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Educational toys for 2-3 year olds

Discover great ideas to inspire their imaginations.

Shop all educational toys
Educational toys for 2-3 year olds.

From puzzles and scavenger hunts to ball games and water play, there’s lots of fun ways you can help develop key skills with simple, creative and engaging activities.

Brain development

Expand their learning

Through activities such as water and sand play or turning the page of a book, they’re exploring the idea of cause and effect. They’ll also be following simple instructions, especially around your regular routine.

Activities to try...

Play with puzzles

Play with puzzles

Expand their curiosity with more complicated puzzles – think bigger pieces, different patterns and incorporate their favourite characters.

Girl playing with a wooden activity toy

Activity toys

Learn and play toys help development in lots of ways. From colour recognition, fine motor movement to figuring out how the different parts move and fit together.

Building blocks

By using bricks, blocks and other shapes, your toddler can think about what they're building and how to achieve it. How high can they go?

Physical development

Fine & gross motor skills

Children can combine their fine motor skills to manipulate an object or perform a task. Whilst their bigger muscles allow them to push, pull, run and jump. All are essential for simple self-care tasks.

Activities to try...

Kids sized basketball hoop, gootball goal and skittles

Step up with sports

Any kind of sport is great for hand-eye coordination, space awareness and general movement. It’s also a great way for them to work as a team and discover new hobbies.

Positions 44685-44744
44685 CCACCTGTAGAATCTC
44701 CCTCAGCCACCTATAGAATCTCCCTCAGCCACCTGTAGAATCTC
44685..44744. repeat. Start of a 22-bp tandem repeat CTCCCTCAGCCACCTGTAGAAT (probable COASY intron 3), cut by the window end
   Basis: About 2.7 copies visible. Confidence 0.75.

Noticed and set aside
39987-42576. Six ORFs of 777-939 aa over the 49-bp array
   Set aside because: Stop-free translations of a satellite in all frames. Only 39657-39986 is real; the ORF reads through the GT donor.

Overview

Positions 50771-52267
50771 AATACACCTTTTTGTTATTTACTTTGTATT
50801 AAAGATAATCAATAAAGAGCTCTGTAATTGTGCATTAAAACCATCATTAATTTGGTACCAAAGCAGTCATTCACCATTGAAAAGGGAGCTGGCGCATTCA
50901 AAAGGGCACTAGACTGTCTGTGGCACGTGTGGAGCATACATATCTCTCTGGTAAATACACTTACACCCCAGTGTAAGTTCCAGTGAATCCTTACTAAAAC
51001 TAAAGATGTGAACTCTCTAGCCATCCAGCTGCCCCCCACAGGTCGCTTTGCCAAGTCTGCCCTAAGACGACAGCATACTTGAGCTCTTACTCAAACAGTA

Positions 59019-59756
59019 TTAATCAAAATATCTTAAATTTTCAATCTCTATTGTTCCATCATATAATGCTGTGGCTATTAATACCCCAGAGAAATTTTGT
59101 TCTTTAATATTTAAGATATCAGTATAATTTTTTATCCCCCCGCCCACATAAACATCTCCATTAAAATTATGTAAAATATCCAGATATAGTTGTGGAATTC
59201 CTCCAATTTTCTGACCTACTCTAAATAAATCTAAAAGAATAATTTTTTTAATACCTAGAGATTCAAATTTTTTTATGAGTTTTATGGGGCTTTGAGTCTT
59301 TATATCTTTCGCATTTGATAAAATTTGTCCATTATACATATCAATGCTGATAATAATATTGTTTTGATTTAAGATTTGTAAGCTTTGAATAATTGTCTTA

Driving tracks

Wheeled toys are a great way to get your toddler moving. Build a track with junctions and roundabouts, and let them steer their cars around.

Girl sat at a mini white piano

Play some musical instruments

Drums, guitars, mini pianos and tambourines – let them work on their fine motor skills by hitting the right notes and build their bigger muscles with their dancing moves.

Social skills

Communication & friendship

Their independence and curiosity is growing as they make new friendships. Activities such as reading, singing and roleplay, will help your child understand the world around them – expanding their knowledge, language and imaginations too.

Activities to try...

Boy and girl playing with activity table

Role play

Let them set up their own shop or become their own head chef. By recreating real life scenarios, it’ll help them understand the world around them.

Playsets

Playsets

From farms and fire stations, to dolls houses and Playmobil – let their imaginations run wild as they create characters and stories with their toys.

Interactive toys

Interactive toys

With age-approved designs, electronic toys allow children to learn and interact with everyday words, helping them develop their own vocabulary.

Top Toys...

Other key development

Potty training

Typically a child will begin to show signs that they are ready to begin potty training between 18 months - 3 years of age. Here are some signs to look out for to help you know when they're ready:

  • They are aware when they have a wet or dirty nappy.
  • They will tell you when they are going to the toilet.
  • They know that they need to go and will say so in advance.
  • They may fidget or hide when they need to go.

Activities to try...

Teach a toy

Have your little one teach their favourite toy how to use the potty. Children find learning through play much more stimulating and they are more likely to remember why and when they should use the potty by doing so.

Blowing bubbles

Using a potty is not a very comfortable process to begin with. Your little one may fidget about and not want to stay on it for long. Having them blow some bubbles while sat on the potty is a great distraction. There is also the added benefit of it working their abdominal muscles as they blow, which in turn will help them push when they have a poo.

    Potty training chart

    Print out a potty training chart with key potty training steps on it; such as, 'sat on the potty', 'did my business in the potty' and 'washed my hands'. Every time your little one completes one of these steps, let them put a sticker on their chart. It's a great way for them to learn all of the things they need to do when using the potty.

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